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Man Vs. Machine: The New Battleground

RFID technology promises to usher in a new era of supply chain and manufacturing automation. Does it spell the end of work for us humans?
By Samuel Greengard
Oct 01, 2004—When the Auto-ID Center proposed an “Internet of Things”—a world where every manufactured object has an embedded RFID tag and is connected to a network—it conjurred up visions of corporate nirvana. Companies would be able to track every part, every bin of raw materials and every product through a superefficient global supply chain, reducing costs and boosting productivity. And they would be able to automate many routine supply chain and manufacturing tasks.

That dream may appeal to companies, but it represents a possible nightmare for workers. The whole point of RFID is to take people “out of the loop.” In the short term, it means replacing workers who scan bar codes with tags and readers. In the long term, it could mean replacing employees with robots that can distinguish parts, customize products and react to new situations with almost as much flexibility as a human. Conceivably, the only people who would be needed in manufacturing plants, warehouses and distribution centers would be technicians to repair the machines and computers when they break down.

Research into how RFID can be used to automate factories and warehouses is already underway. At the Auto-ID Lab at England’s Cambridge University, research director Duncan McFarlane has begun to assemble robots that can tackle the entire spectrum of the manufacturing process—from machining to product assembly to packing—and ensure that the right products wind up in the right boxes every time. If parts are misplaced, the robots can pick them from those bins and move them to the correct ones. McFarlane says that the technical roadblocks for developing highly automated factories with RFID technology are likely to fall within a few years.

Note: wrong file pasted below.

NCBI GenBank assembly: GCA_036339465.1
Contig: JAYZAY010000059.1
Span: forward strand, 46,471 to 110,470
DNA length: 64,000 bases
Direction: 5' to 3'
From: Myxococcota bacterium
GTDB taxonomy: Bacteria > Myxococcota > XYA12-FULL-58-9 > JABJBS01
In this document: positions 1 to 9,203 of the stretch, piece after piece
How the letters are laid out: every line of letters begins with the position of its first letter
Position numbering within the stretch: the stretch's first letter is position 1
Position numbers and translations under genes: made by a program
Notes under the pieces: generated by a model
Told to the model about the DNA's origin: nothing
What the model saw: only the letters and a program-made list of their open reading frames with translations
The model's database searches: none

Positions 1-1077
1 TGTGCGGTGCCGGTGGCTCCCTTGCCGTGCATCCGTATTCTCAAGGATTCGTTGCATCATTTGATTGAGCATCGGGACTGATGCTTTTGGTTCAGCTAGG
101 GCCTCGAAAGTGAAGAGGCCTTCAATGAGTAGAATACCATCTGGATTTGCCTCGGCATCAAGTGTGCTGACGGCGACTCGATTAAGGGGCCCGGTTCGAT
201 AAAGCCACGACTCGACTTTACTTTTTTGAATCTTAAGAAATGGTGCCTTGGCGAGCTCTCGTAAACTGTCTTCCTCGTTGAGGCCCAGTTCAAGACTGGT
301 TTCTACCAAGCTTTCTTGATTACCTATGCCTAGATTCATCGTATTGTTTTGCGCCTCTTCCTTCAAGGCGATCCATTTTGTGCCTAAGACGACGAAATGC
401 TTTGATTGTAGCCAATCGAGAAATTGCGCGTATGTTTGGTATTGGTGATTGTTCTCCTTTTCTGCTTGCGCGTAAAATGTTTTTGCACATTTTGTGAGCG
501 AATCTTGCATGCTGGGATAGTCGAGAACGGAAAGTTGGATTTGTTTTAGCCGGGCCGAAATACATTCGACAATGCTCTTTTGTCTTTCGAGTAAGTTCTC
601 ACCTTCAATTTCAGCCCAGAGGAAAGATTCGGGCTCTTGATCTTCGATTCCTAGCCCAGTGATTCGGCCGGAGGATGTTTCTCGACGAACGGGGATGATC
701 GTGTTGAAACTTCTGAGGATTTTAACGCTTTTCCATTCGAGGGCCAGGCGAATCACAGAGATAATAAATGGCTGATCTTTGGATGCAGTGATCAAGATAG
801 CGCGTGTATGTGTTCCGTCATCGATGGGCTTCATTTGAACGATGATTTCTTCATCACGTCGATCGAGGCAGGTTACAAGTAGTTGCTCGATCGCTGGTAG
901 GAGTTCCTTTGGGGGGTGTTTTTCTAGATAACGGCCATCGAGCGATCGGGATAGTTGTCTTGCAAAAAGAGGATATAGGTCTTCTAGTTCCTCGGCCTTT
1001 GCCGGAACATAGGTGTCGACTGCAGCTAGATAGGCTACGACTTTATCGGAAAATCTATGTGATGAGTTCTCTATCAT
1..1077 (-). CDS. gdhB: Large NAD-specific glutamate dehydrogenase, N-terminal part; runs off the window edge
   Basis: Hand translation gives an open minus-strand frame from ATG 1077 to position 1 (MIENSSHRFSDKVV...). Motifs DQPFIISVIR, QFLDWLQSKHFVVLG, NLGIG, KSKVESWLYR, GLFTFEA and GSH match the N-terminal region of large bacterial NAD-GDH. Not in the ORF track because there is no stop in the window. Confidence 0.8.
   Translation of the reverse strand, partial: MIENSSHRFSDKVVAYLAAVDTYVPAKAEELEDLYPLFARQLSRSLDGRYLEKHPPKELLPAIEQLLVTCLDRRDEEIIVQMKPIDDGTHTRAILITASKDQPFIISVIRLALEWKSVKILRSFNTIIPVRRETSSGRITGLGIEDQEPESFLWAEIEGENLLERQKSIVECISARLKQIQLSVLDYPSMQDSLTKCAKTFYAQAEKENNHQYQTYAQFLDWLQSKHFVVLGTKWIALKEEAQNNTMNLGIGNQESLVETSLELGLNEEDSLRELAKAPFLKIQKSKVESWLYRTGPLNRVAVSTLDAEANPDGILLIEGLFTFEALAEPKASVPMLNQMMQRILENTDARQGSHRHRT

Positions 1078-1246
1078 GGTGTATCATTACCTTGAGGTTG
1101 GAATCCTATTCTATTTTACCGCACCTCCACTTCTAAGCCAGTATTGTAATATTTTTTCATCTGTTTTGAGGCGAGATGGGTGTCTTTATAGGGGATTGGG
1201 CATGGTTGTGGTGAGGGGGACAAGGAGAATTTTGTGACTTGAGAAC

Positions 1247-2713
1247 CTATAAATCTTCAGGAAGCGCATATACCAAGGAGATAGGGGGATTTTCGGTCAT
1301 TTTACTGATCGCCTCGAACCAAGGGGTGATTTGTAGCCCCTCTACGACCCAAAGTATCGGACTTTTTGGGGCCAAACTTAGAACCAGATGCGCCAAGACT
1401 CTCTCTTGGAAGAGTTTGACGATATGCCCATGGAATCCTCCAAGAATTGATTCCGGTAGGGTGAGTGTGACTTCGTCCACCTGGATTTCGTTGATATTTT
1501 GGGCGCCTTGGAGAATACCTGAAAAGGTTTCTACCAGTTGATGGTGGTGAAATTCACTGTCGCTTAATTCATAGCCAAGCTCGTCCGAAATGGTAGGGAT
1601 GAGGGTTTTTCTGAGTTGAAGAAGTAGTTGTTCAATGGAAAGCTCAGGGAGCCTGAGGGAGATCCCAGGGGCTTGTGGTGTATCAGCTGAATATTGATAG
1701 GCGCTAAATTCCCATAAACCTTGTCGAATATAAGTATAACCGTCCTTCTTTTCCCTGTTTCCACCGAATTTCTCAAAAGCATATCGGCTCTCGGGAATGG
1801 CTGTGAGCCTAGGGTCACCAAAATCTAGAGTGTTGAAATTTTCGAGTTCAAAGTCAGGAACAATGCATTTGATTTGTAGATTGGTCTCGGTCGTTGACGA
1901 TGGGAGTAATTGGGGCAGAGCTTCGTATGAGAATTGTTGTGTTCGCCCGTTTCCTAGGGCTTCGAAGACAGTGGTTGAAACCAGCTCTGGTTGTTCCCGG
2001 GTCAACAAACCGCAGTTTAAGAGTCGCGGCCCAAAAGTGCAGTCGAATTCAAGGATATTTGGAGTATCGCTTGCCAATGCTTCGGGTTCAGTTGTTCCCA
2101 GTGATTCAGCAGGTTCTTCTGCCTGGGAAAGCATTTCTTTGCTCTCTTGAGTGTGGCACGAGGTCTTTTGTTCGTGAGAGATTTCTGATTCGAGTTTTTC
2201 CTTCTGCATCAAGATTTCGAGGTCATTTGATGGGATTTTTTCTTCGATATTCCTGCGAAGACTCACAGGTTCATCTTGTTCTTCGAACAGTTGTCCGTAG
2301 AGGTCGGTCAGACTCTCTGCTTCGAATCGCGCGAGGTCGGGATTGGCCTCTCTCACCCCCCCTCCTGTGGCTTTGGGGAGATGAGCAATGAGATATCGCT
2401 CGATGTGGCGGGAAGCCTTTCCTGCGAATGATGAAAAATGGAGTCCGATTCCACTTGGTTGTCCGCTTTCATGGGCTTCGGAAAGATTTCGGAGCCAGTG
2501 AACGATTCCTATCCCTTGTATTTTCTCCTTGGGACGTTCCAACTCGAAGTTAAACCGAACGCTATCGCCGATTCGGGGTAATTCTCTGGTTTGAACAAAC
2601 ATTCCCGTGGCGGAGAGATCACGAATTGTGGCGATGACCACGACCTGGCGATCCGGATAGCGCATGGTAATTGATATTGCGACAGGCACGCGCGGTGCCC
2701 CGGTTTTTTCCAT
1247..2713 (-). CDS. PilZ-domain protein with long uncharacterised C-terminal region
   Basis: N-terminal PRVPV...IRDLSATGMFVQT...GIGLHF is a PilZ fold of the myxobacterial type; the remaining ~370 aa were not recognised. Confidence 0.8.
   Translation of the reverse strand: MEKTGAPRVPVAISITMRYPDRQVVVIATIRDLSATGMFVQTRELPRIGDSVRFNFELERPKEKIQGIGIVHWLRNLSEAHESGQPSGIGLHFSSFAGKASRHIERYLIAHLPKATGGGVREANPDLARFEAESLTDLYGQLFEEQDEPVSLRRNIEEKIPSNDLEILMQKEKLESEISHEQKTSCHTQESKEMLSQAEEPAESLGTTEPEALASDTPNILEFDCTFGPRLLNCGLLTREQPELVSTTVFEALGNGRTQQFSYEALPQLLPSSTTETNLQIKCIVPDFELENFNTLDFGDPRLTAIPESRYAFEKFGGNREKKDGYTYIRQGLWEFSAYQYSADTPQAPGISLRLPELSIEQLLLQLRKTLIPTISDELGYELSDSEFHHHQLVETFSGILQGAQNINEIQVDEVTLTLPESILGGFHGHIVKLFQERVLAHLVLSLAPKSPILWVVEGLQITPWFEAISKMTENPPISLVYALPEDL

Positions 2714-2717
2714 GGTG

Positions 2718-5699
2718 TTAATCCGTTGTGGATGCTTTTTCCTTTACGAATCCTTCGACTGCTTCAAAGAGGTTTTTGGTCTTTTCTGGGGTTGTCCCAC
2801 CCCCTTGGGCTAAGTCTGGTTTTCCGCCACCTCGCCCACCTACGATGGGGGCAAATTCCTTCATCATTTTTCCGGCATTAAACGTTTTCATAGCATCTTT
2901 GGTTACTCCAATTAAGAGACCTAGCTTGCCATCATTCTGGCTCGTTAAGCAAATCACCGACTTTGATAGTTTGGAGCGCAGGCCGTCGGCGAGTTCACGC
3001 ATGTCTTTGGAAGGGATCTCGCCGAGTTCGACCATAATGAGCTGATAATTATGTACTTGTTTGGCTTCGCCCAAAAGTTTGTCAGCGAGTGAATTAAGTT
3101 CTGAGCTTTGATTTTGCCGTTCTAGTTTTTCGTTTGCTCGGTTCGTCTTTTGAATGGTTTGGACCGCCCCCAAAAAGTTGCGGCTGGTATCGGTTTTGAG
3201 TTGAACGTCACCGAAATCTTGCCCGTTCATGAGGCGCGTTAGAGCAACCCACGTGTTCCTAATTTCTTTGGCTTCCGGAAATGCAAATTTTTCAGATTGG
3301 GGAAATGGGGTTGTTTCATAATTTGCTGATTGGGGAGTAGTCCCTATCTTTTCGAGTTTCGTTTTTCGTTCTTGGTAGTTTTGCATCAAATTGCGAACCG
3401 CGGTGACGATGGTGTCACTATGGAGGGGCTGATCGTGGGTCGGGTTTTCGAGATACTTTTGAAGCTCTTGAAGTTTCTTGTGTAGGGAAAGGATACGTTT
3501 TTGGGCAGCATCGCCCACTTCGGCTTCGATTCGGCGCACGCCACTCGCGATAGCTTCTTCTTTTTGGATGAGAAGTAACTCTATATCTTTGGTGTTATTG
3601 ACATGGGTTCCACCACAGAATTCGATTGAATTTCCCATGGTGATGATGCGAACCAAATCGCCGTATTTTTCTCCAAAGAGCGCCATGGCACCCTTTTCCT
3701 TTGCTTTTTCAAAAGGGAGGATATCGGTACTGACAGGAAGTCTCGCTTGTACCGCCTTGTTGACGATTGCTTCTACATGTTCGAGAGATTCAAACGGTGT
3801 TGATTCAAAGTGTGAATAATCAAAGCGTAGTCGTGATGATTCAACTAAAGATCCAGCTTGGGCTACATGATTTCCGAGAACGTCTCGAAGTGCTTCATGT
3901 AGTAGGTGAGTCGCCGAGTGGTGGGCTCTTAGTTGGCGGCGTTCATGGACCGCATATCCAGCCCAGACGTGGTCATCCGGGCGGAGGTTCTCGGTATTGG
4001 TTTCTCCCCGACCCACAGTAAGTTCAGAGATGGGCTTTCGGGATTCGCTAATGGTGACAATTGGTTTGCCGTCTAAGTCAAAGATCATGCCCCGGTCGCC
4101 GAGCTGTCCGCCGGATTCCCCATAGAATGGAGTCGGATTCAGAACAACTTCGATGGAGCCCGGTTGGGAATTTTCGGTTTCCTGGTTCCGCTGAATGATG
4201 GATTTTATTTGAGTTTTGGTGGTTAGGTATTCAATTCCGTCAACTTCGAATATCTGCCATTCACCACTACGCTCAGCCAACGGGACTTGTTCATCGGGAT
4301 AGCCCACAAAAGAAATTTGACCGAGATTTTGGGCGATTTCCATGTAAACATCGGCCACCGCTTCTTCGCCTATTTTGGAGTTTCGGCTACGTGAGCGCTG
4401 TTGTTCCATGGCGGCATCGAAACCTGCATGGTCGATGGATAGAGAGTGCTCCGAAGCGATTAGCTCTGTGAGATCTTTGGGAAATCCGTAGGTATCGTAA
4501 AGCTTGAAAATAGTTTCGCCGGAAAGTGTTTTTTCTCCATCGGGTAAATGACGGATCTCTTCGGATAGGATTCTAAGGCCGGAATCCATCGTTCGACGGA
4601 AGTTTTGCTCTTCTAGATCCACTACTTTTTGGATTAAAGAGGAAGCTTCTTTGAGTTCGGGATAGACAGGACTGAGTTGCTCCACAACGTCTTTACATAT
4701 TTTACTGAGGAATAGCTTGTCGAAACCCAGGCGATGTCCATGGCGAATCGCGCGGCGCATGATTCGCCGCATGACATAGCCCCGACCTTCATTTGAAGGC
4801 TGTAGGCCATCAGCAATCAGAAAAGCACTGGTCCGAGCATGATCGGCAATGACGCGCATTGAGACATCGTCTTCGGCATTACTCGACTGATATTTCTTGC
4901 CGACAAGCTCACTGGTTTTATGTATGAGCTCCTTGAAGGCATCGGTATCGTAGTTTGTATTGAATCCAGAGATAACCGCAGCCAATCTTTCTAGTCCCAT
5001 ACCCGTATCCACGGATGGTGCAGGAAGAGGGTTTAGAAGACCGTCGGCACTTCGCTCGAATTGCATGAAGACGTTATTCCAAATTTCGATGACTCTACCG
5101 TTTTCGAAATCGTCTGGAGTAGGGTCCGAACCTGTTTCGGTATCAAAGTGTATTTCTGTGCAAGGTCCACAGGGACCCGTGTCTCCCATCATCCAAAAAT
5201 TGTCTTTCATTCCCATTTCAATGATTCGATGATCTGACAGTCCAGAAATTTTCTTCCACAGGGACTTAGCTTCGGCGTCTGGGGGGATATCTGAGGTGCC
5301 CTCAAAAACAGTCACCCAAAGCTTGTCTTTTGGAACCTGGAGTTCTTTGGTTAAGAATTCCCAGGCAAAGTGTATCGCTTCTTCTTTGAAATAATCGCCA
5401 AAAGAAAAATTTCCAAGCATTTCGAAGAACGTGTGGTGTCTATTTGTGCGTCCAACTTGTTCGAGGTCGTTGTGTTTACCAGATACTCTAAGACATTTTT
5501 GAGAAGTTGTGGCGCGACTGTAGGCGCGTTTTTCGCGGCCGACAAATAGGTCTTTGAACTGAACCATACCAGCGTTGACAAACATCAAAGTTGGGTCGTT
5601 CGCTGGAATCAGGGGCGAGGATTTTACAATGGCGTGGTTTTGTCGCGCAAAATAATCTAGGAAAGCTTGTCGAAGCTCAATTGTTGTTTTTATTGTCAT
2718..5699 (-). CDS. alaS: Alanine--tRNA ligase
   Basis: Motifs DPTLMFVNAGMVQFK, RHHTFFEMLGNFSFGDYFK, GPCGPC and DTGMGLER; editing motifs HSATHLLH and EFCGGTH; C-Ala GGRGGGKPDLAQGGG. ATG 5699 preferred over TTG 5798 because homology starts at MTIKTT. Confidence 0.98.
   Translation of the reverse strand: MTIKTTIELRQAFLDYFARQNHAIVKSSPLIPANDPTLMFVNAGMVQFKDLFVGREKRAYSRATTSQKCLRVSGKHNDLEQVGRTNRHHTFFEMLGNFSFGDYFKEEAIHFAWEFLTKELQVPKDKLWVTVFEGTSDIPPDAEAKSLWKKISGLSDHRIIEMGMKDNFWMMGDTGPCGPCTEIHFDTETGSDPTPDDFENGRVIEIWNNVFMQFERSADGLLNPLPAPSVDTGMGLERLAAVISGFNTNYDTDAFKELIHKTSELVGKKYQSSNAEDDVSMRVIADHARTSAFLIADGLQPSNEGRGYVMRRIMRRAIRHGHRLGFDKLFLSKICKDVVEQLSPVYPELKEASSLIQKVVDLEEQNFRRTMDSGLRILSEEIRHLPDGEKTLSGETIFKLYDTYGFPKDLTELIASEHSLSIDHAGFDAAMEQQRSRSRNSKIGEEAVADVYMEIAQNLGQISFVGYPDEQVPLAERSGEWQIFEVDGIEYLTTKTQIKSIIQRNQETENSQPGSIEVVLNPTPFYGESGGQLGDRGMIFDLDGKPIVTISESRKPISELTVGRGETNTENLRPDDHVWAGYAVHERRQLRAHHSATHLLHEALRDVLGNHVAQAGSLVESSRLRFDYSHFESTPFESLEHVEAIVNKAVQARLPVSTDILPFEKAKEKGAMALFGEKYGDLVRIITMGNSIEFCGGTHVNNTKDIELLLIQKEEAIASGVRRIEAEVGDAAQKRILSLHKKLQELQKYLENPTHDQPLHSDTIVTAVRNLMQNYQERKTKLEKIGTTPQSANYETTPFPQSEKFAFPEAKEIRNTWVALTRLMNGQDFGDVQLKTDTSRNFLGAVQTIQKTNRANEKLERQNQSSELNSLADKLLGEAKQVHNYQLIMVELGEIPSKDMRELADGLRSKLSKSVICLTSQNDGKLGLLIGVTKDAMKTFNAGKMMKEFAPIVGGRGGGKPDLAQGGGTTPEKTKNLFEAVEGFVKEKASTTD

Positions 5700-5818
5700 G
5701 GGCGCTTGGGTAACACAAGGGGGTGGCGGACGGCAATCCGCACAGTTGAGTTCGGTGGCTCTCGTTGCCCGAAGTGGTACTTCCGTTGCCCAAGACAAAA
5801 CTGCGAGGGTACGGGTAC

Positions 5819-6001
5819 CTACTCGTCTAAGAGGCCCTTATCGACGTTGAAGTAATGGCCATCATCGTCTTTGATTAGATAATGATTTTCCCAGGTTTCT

RFID is already having a small impact on jobs. Consumer packaged goods manufacturer Procter & Gamble was able to reduce the number of forklift operators at a manufacturing plant in Spain after introducing an RFID system. Ford Motor Co. reports a 10 percent labor savings at its Sterling Heights, Mich., manufacturing plant as a result of RFID. And NYK Logistics, a Long Beach, Calif., firm that manages shipping for 11 different steamship lines and routes goods to retail giant Target, reduced labor demands when it started tagging all incoming containers and trucks; it now knows where everything is at any given moment, so fewer people are needed to locate trailers in its large distribution yard.

Some people envision the shift from the industrial age to the information age being every bit as dramatic as the shift away from agrarian jobs in the 19th century. In 1862, more than 48 percent of the U.S. workforce held jobs in farming and agriculture. Today, the figure is just over one half of 1 percent, according to the U.S. Census Bureau. Will the same thing happen as we move from a world where people have to run machines to one where computers control the machines? Will RFID and sensory networks accelerate the trend? And what kind of work will replace manufacturing and supply chain jobs if that is the case?

A move away from manufacturing jobs is clearly underway and has been for several years. “Over the next 20 years, the nature of the manufacturing job will change, just as it has over the past 20 years,” says Sophia Koropeckyj, an economist with Economy.com, a market research and consulting firm based in West Chester, Pa. “Robotics and automation are not new phenomena. RFID is part of an ongoing technology trend.”

The trend doesn’t bode well for blue-collar workers. In 1998, the U.S. economy supported 17.6 million manufacturing jobs. Today, the figure stands at 14.4 million, according to Economy.com. And while there’s a strong temptation to point to China, India and other low-wage countries, which offer lower manufacturing costs, as the culprit for a shrinking manufacturing base, Koropeckyj insists that almost every nation in the world is experiencing a net decline in manufacturing jobs—even China. “Technology improvements are eliminating manual labor and automating away many jobs,” Koropeckyj says. “We are witnessing steady productivity improvements.”
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